This weekend on CNN, we expect the network to air a report on the "Tooth Fairy" project -- an attempt by New Jersey-based activist Joseph Mangano to demonstrate a link between Strontium 90 (Sr-90), nuclear plants and childhood cancer by analyzing the levels of Sr-90 found in baby teeth.
But despite the fact that there isn't any scientific evidence to back up his claims, they keep resurfacing like that proverbial bad penny.
The nuclear industry has been debunking this story for years now, most recently in New Jersey, where Mangano testified before the the New Jersey Commission on Radiation Protection in connection with license extension application that is expected to be filed with the Nuclear Regulatory Commission for the Oyster Creek nuclear power plant on New Jersey's eastern shore.
NEI Executive Vice President Angie Howard was interviewed for the segment, where she explained that Sr-90, which has a half-life of 28 years, exists in the environment primarily due to aboveground nuclear weapons testing once undertaken by the U.S. and other countries. Further, the Nuclear Regulatory Commission has been monitoring for Sr-90 and other isotopes for years -- even before nuclear power plants began operating, in order to establish baseline data against which future radiation levels could be compared.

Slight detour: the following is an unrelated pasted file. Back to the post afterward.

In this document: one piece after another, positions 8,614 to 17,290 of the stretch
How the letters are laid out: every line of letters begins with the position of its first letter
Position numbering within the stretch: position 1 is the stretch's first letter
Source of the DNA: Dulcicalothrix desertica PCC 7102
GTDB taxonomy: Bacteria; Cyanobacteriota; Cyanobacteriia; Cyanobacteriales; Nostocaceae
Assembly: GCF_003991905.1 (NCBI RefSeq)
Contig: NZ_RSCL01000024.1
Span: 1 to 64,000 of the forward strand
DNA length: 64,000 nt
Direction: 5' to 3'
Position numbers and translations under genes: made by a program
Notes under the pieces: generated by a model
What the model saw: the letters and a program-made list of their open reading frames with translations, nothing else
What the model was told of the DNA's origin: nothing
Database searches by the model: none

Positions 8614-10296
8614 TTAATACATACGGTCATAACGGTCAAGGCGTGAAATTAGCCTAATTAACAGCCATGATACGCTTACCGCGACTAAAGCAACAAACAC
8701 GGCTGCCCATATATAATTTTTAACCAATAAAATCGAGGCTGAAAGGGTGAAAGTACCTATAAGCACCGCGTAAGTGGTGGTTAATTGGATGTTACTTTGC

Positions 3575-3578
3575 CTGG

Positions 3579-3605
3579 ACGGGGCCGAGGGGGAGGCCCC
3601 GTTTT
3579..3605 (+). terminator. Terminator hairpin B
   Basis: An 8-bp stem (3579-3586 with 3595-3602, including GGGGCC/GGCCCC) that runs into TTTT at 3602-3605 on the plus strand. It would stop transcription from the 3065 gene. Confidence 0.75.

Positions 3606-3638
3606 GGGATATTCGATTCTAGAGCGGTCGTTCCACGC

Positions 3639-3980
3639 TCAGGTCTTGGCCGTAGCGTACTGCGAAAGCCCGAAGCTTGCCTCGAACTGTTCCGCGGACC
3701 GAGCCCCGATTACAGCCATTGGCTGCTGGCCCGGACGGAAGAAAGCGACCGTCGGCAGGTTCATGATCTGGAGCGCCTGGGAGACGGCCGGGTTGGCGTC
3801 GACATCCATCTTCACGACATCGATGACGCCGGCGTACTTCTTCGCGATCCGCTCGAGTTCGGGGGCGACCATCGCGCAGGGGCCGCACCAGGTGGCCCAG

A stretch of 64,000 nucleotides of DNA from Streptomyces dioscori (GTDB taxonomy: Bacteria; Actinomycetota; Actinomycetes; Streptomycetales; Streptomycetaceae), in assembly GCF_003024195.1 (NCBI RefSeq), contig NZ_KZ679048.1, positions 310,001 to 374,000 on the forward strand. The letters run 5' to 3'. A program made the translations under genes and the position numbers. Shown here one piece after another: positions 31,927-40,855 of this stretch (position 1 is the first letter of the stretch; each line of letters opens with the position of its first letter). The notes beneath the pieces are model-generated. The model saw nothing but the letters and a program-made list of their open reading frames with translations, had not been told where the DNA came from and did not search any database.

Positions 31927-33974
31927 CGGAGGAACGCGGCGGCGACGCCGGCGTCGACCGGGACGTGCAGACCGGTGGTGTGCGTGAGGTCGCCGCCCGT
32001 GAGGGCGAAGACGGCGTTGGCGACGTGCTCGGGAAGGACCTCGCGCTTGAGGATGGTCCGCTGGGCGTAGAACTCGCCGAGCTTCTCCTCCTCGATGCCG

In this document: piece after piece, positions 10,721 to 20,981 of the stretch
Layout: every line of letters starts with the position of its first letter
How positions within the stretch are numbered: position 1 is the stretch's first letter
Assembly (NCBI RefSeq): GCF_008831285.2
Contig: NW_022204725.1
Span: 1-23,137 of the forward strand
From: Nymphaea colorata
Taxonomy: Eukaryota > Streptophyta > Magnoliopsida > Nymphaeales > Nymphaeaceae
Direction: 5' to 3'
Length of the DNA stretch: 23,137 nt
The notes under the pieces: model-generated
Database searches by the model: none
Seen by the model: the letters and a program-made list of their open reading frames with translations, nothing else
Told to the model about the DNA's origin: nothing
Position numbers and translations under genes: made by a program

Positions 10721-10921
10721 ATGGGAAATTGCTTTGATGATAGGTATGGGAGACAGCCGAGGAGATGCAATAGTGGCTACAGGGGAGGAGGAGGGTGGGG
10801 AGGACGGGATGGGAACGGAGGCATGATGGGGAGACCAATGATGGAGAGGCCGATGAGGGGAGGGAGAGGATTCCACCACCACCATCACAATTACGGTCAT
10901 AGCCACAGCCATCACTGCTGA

Consistently, the NRC has found no appreciable changes from background radiation near nuclear plants. In all, eight state departments of health have investigated Mangano's claims, and all eight states (Connecticut, Florida, Illinois, New Jersey, New York, Pennsylvania, Minnesota and Michigan) refused to validate them.
Here's what the New Jersey Commission on Radiation Protection reported to then-Gov. Jim McGreevey about one of Mangano's studies back in February 2004:
The Commission is of the opinion that "Radioactive Strontium-90 in Baby Teeth of New Jersey Children and the Link with Cancer: A Special Report," is a flawed report, with substantial errors in methodology and invalid statistics. As a result, any information gathered through this project would not stand up to the scrutiny of the scientific community. There is also no evidence to support the allegation that the State of New Jersey has a problem with the release of Sr-90 into the environment from nuclear generating plants: more than 30 years of environmental monitoring data refute this.
For more background on the "Tooth Fairy" Project, click here for a summary of the issue, and here for a copy of the NEI fact sheet.